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Cluster of Coronavirus Disease Associated with Fitness Dance Classes, South Korea

Our take —

This study identified a cluster of 112 total COVID-19 cases traced back to a fitness dance workshop for instructors that occurred February 15th. Of the 27 instructors who attended, 8 (30%) tested positive. Of subsequent onward transmission from instructors to others, most was to students that instructors taught after becoming infected (n=57, 51%). It is possible that some contacts were missed, however, due to incomplete records of visitors to the fitness facilities. This study highlighted the risk for transmission during exercise classes in indoor, crowded spaces.

Study design

Case Series

Study population and setting

This study identified cases from fitness dance classes in 12 sports facilities in Cheonan, South Korea, from a cluster traced to a February 15th workshop for fitness instructors. From the 27 instructors who attended, 8 (29.6%) tested positive for SARS-CoV-2. There were 112 COVID-19 cases that resulted from the workshop, including people who took classes with infected instructors, transmission from infected instructors to family members, and coworkers/acquaintances who attended meetings with infected instructors.

Summary of Main Findings

Of the 112 COVID-19 cases associated with this outbreak, 82 (73%) were symptomatic. Instructors with mild symptoms continued to teach classes until the sports facilities closed — about a week after their symptom onset. The classes ranged in size from 5 to 22 students in a room of about 60 square-meters, for roughly an hour of intense exercise. Students who developed illness began experiencing symptoms an average of 3.5 days after the class. The majority (51%) of the resulting cases were thought to be due to instructor-to-participant transmission, while another 34% (n=38) were due to intra-family transmission from the instructors, and 15% (n=17) were due to transmission during meetings with coworkers. The attack rate (i.e., proportion infected of those exposed) was estimated at 26 % (95% CI: 21 – 33%).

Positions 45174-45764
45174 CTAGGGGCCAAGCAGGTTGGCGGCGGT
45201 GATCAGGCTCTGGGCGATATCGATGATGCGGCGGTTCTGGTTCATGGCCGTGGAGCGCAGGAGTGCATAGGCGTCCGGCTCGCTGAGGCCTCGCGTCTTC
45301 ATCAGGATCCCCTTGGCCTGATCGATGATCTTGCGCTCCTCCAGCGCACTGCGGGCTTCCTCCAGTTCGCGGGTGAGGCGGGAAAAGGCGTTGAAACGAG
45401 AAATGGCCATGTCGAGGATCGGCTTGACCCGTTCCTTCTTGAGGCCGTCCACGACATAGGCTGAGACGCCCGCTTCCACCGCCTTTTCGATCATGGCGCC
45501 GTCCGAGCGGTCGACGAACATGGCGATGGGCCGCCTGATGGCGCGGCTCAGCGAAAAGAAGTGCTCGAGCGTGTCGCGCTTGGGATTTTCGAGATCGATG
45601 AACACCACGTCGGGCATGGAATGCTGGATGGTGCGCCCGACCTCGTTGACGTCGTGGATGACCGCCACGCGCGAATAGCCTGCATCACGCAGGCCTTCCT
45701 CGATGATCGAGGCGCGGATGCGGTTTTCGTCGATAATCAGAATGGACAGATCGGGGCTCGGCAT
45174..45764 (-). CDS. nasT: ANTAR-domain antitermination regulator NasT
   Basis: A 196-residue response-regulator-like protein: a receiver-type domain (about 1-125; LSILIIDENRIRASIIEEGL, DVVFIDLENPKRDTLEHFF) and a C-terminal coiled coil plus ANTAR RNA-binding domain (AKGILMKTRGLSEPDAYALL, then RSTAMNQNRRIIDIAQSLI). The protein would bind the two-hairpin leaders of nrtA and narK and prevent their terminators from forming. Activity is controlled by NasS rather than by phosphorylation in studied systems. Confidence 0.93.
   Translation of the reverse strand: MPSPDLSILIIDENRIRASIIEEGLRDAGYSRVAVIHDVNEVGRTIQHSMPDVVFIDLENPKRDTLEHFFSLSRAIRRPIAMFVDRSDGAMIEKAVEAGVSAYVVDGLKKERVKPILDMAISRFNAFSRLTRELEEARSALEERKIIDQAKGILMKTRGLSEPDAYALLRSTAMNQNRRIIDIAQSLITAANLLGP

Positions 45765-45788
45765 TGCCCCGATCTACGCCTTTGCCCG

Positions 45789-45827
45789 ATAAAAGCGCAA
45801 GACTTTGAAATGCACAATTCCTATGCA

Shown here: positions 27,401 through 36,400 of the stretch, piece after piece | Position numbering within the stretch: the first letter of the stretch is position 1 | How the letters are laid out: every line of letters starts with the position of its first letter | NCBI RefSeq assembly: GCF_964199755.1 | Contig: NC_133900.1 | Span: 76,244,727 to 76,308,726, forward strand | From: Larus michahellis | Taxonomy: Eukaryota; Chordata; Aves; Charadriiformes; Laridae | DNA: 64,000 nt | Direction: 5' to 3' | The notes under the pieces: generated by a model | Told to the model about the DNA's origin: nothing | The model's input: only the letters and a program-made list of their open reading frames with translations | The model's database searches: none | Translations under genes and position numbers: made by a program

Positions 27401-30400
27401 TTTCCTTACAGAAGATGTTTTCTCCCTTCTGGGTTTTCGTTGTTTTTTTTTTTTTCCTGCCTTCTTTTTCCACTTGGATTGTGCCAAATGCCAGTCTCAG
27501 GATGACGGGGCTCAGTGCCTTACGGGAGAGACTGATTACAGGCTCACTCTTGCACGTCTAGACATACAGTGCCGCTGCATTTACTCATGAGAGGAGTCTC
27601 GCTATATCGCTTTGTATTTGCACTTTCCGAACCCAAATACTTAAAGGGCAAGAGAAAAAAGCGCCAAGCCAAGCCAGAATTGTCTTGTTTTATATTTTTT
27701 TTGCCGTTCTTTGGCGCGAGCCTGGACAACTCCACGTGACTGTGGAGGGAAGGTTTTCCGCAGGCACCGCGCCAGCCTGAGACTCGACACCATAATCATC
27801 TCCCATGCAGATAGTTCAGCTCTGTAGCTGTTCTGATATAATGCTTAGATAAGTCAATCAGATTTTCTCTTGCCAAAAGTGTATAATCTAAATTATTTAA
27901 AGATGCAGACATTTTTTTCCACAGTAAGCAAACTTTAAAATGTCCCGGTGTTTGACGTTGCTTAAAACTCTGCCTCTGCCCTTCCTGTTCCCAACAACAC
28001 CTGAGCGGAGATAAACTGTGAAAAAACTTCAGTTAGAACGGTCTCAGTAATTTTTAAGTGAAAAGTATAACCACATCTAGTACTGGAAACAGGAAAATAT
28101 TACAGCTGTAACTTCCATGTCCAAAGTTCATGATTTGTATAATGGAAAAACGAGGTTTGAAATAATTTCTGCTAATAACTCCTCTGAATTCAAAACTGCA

Study Strengths

The study used systematic contact-tracing that allowed the researchers to identify primary, secondary, and tertiary transmission cases. The study also noted case-contact relationships (e.g., coworker, family members, etc.).

Limitations

Investigators did not have access to the roster of all visitors to these facilities holding the fitness classes, therefore contacts and cases may have been missed.

Value added

This study highlights the risks for transmission in indoor, crowded spaces with longer duration of close contact (~50 minutes) during exercise.

This review was posted on: 4 July 2020